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Withdrawal from Psychostimulants Restructures Functional Architecture of Brain

A key aspect of treating drug abuse is understanding similarities and differences of how drugs of abuse affect the brain. The George Lab published a new study investigating how the brain is altered during withdrawal from psychostimulants. Using single-cell whole-brain imaging in mice, we found that each drug produced a unique pattern of activity in the brain, but that brains in withdrawal from cocaine and methamphetamine shared similar features. Interestingly, we found the major common link between withdrawal from all psychostimulants, when compared to controls, was a shift in the broad organization of the brain in the form of reduced modularity. Reduced modularity has been shown in several brain disorders, including traumatic brain injury, and dementia, and may be the common link between drugs of abuse.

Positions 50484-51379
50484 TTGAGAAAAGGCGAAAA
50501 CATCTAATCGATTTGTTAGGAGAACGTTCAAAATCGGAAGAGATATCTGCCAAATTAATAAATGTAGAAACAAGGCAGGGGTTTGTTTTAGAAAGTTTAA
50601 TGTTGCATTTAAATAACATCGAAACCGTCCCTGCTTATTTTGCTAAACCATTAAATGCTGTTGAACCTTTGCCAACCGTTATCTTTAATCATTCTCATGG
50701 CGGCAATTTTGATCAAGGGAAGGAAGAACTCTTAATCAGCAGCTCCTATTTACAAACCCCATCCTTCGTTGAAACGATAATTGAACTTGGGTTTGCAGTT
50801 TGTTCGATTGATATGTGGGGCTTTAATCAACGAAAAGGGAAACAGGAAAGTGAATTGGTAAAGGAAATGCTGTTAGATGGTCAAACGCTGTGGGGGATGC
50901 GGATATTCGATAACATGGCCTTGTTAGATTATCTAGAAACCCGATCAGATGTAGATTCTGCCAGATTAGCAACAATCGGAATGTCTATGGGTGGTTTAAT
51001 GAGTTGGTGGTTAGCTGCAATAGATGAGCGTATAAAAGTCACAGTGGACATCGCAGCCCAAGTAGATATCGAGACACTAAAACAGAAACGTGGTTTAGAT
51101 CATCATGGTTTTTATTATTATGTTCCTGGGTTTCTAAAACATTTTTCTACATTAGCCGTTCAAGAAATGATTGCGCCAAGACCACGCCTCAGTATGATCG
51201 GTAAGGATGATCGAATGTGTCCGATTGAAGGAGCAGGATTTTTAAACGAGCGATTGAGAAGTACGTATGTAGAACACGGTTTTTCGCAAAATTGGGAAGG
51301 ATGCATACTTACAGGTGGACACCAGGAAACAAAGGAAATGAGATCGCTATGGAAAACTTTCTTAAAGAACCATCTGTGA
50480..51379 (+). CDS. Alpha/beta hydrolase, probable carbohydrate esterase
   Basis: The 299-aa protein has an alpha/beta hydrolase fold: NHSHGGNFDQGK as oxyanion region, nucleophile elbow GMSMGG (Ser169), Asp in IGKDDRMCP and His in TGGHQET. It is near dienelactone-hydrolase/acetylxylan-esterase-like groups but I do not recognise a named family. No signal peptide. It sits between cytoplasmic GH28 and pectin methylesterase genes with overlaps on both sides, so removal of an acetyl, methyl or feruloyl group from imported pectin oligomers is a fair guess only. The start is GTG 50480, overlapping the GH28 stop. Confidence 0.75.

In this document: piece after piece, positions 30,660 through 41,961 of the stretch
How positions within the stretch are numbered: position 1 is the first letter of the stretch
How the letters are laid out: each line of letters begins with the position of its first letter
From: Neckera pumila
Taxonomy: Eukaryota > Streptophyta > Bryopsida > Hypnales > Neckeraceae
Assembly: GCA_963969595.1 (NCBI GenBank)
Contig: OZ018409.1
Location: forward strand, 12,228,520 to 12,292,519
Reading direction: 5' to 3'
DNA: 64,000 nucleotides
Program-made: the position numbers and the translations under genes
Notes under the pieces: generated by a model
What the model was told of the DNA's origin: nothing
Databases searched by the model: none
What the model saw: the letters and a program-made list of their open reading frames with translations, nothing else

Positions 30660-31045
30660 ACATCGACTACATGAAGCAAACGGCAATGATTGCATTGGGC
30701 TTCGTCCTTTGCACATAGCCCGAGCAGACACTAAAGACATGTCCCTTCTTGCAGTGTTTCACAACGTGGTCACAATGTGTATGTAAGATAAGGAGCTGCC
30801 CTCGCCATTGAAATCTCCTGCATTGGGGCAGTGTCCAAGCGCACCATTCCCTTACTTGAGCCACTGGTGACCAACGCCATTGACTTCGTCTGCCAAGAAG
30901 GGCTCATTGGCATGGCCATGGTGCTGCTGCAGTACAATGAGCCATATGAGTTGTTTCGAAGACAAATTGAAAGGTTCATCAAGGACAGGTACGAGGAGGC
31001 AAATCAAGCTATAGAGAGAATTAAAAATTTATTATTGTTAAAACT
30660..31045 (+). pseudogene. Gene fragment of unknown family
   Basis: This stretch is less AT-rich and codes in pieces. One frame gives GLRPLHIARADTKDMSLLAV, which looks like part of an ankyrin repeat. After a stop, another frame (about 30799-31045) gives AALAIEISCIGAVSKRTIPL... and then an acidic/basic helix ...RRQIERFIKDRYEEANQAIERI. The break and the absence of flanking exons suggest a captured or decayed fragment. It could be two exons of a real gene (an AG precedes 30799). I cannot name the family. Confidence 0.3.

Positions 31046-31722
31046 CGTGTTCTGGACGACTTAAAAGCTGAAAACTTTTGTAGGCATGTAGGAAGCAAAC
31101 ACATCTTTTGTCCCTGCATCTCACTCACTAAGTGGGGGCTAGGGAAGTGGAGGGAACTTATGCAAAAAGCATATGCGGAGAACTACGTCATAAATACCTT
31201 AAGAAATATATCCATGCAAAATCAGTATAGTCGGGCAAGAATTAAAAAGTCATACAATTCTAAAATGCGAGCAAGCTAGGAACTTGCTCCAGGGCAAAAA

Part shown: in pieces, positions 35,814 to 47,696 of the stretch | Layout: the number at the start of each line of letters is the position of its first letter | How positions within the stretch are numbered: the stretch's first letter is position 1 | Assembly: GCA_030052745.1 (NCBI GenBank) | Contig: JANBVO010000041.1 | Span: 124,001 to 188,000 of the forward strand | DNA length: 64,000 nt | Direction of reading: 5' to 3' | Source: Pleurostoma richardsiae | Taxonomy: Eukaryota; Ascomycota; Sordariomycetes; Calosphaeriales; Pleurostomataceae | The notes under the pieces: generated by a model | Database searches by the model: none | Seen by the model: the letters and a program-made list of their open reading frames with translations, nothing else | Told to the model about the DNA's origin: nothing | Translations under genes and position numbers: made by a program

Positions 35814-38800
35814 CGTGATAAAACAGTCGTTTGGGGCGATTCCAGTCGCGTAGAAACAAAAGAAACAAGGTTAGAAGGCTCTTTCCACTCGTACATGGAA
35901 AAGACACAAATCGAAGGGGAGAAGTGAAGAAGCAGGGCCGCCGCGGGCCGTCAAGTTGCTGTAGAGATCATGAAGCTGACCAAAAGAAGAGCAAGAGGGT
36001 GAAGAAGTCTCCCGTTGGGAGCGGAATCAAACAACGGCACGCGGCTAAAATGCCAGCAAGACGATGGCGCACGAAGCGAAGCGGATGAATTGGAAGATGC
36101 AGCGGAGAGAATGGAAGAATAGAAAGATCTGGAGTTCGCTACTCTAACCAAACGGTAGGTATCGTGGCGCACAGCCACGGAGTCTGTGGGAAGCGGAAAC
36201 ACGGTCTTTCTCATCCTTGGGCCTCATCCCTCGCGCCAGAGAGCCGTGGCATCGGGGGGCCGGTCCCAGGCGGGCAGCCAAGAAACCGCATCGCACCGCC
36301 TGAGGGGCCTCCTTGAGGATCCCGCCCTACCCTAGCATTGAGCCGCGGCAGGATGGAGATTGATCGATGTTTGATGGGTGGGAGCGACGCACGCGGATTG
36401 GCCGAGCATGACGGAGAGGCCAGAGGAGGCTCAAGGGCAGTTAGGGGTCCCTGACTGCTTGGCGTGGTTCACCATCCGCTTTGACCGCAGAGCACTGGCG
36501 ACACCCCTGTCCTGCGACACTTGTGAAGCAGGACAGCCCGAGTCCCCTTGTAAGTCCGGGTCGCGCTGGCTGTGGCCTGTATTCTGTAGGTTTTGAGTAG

For more information about the study see this Twitter thread and the article below.

Article: Characterization of the brain functional architecture of psychostimulant withdrawal using single-cell whole brain imaging. Adam Kimbrough, Marsida Kallupi, Lauren C. Smith, Sierra Simpson, Andres Collazo, Olivier George. eNeuro 27 September 2021, ENEURO.0208-19.2021; DOI: 10.1523/ENEURO.0208-19.2021

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